Issues to be Aware of When Purchasing Vacant Land

Whether you are planning on purchasing land to build a home now, or whether you want to hold it to build on later, there are a few things that you should know.

You can purchase two types of land – improved and unimproved.

Improved land has utilities such as water, electricity and sewers already on the property, so that they’re ready for you to hook up.

In unimproved land, these utilities are not available. Depending on what you want to build, this may make a difference. Lenders are more hesitant to lend money for unimproved land, as they see it as a more risky venture than improved land.

This is why down payments on unimproved land are so much higher; improved land, on the other hand, will have a lower down payment, as it can be resold more easily should a borrower decide to walk away from it after receiving financing.

There are fewer financing options if you purchase vacant land than if you were going to purchase a pre-built home.

As mentioned previously, down payments are more: typically, you may be putting down 20 percent or more, which is higher than the typical 3.5-10 percent you likely would put down on an existing home.

Lenders will offer both fixed- and variable-rate mortgages, including home equity loans, but usually with terms of 10 to 15 years as opposed to 30-year loans for a mortgage on an existing home.

For more information on mortgages for vacant properties, contact your mortgage professional.

Trust Your Common Sense in Buying a Home

Purchasing a home is likely to be one of the most significant investments you make in your entire lifetime, especially if you’re doing it for the first time.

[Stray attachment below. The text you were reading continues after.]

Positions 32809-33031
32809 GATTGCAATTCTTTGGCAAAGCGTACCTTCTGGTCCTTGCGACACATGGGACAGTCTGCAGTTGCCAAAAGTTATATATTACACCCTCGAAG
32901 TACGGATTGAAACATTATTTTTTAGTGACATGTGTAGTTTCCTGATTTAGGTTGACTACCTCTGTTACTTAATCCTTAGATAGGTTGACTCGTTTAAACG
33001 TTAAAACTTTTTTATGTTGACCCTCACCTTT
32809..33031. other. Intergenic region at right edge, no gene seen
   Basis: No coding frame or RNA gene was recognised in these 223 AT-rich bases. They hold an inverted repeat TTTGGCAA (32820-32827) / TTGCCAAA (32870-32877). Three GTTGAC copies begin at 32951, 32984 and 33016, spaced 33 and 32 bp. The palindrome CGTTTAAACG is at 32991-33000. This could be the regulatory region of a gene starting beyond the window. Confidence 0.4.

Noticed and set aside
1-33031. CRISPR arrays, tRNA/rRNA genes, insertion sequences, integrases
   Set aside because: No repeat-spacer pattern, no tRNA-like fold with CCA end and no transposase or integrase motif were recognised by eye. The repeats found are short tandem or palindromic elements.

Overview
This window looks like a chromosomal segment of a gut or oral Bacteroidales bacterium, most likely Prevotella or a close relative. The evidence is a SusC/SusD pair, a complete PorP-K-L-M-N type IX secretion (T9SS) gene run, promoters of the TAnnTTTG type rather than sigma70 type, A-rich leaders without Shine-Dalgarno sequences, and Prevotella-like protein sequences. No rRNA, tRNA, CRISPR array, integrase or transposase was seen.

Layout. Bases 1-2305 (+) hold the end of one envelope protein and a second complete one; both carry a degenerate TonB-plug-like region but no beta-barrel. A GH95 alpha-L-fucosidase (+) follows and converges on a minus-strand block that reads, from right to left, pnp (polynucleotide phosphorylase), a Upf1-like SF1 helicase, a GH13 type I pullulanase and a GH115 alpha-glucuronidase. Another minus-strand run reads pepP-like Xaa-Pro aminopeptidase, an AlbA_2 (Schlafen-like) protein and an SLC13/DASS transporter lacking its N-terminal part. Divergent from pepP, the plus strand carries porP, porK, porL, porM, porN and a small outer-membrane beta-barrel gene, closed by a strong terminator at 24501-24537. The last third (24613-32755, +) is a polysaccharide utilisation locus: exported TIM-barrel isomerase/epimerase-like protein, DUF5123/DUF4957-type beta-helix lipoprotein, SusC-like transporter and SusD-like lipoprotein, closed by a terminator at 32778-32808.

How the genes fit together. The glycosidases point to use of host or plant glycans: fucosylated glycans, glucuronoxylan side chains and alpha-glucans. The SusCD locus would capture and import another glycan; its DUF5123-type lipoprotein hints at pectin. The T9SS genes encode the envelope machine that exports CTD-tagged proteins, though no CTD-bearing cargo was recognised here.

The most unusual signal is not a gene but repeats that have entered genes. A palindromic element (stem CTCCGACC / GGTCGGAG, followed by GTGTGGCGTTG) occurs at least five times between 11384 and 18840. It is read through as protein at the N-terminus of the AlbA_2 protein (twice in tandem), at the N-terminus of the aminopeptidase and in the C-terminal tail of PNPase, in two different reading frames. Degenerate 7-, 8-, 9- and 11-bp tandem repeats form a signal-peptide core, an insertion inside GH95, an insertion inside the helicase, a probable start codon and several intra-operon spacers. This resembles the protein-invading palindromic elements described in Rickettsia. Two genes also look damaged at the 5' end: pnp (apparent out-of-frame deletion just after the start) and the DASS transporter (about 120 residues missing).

Although there are many safeguards in place to protect you as you go through the process, your own common sense will serve you better than anything else.

Here are a few common sense things to watch for to help you become an informed home buyer:

Know what’s right for you.

If, for example, you plan on calling your new property home for at least 20 years, a fixed rate mortgage could make sense. However, everyone is recommending you get an adjustable rate mortgage because of its current low rate. What to do? Use common sense: Step back and think about whether this the right way for you (not others) to go.

Ask questions and expect answers.

If you don’t understand something that has been said, ask for clarification until you do. It’s your right to ask questions and you should expect a quick, polite and informative response.

Manage your expectations.

Just because you may be able to afford a larger home or a higher mortgage amount, doesn’t mean a big home or high mortgage is in your best interest.

Sit down with your mortgage professional before you begin your home search, so you know what to expect in terms of monthly payments. Use your common sense and your mortgage professional’s advice.

Use a real estate attorney.

Don’t consider purchasing your home without a real estate attorney.

While you may be tempted to save on legal fees, a good real estate lawyer is worth his or her weight in gold.

And note that your lawyer charges the same amount, regardless of the sale price of your new home or the mortgage amount.